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tree insects in Niagara

Posted in Tips and Advice on February 16, 2023

Gypsy Moth | LDD Moth | Spongy Moth

  • Kait Simpson
  • Kait Simpson

    Plant Healthcare Specialist

Lymantria dispar has dealt with quite the controversy over its common name in recent years. Even though many of us struggle to agree what to call it, we can all agree on one thing; this moth isn’t welcome in our trees! Any of us who have had the displeasure of watching this moth’s caterpillars eat through the trees is pretty much in agreement. GET IT OUT! We at Safe Tree have some very effective control methods. But before we get into that we thought we would ask, why exactly is it here?!

It seems Lymantria dispar is native to parts of Europe, Asia, and Africa. Their arrival to North America can be entirely and clearly traced back to the year 1860. A French scientist named Trouvelot was looking to cross breed the Gypsy moth with a Silk moth. He believed, since Silk moths are so finicky in what they eat and how they live, that crossing them with the Lymantria dispar would produce a more robust silk moth. This experiment was no success since silk moths and Lymantria Dispar are incapable of breeding together. In 1869, a few Lymantria dispar escaped the lab in Bedford, massachusets and ran rampant amongst the trees. Trovelot was worried and alerted the authorities, but all accounts indicate that no one else was worried at the time.

By 1980, that changed. Gypsy moth was by now known to common folk and regarded as a pest. People took notice! The Massachusetts government made it their mission to eradicate the pest and set out an enormous campaign to control it. The methods of control at the time included the manual removal of egg masses and an arsenic-based spray insecticide (yeesh!). The program was quite successful and by the year 1900 LDD moth was seldom seen. The government thought it was safe to stop eradicating.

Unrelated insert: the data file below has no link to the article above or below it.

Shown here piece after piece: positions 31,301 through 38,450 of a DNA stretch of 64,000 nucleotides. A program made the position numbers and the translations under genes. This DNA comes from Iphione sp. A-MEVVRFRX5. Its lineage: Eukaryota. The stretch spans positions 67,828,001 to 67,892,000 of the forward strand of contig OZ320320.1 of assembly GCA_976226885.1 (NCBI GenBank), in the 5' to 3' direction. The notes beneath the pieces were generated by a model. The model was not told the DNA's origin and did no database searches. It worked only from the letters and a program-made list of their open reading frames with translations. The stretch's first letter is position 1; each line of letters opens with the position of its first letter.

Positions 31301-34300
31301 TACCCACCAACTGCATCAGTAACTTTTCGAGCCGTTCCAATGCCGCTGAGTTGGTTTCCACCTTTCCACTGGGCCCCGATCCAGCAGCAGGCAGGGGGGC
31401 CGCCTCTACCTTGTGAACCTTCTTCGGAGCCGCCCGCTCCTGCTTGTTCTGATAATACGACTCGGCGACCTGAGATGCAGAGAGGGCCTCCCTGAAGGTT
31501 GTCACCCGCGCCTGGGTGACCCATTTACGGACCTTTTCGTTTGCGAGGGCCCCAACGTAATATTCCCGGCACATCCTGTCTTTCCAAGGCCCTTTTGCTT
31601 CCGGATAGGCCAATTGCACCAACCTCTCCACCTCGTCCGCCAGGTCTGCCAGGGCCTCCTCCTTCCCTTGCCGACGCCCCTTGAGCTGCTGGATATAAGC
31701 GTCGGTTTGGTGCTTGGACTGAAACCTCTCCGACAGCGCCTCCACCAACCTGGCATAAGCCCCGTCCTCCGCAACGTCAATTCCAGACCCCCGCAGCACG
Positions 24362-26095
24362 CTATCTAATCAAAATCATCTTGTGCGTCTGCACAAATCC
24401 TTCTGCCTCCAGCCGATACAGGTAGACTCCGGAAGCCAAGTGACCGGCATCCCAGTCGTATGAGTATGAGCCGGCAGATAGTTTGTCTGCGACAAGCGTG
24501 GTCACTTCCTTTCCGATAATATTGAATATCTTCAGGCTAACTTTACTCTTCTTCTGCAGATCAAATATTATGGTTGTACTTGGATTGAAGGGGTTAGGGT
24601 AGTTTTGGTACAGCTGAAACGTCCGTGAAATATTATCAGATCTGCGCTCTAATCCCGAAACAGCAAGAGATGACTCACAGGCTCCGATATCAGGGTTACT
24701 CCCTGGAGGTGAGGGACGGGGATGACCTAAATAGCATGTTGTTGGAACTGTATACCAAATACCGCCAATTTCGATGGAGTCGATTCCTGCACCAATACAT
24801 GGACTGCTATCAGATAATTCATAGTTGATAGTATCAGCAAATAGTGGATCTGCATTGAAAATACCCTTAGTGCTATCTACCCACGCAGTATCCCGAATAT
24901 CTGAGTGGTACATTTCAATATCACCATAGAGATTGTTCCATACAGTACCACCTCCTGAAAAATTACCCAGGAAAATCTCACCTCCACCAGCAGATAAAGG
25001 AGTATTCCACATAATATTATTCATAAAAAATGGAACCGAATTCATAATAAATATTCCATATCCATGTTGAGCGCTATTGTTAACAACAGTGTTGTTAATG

They were wrong and by the 1920’s the moth was back! It began spreading throughout nearby states and different methods of control were being experimented. More resistant trees were beginning to be favoured as well. New insecticides were being tested and in the 1940’s Dichloro-diphenyl-trichloroethane (DDT) was developed. It proved to be effective and was beginning to be widely used for LDD Moth control purposes. That is, until the public began to complain of its harmful effects on the environment. DDT was then scaled back, and finally, banned in the 10970’s.

The rest we can see currently unfolding in our backyards year by year. We see the Gypsy moth spread gradually North bit by bit. Fortunately, we do have some tools to help us slow this progression through specialised targeted insecticides and pheromone traps. It is simply one of the bests we deal with on a regular basis. It is important that we continue to battle this pest if we want to preserve our native tree species. We are hopeful that one day Lymantria dispar will be less present and less of a threat to our beloved trees.

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